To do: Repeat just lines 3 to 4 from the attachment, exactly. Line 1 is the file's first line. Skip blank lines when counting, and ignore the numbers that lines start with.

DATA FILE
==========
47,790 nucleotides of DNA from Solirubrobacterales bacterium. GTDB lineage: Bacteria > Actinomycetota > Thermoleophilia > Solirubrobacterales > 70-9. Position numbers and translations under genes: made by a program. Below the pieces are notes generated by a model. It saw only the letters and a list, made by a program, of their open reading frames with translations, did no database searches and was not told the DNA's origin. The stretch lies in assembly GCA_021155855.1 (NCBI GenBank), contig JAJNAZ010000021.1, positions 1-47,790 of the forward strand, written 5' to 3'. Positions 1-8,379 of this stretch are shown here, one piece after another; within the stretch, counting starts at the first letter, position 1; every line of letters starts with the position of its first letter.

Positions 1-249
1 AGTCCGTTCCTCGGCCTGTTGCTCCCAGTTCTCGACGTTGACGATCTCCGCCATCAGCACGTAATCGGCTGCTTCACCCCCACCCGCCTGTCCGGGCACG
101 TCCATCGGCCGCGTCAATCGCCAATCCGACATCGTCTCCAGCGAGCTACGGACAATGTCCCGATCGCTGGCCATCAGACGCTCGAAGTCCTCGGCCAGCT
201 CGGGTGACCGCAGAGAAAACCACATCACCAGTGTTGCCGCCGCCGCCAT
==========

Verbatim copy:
1 AGTCCGTTCCTCGGCCTGTTGCTCCCAGTTCTCGACGTTGACGATCTCCGCCATCAGCACGTAATCGGCTGCTTCACCCCCACCCGCCTGTCCGGGCACG
101 TCCATCGGCCGCGTCAATCGCCAATCCGACATCGTCTCCAGCGAGCTACGGACAATGTCCCGATCGCTGGCCATCAGACGCTCGAAGTCCTCGGCCAGCT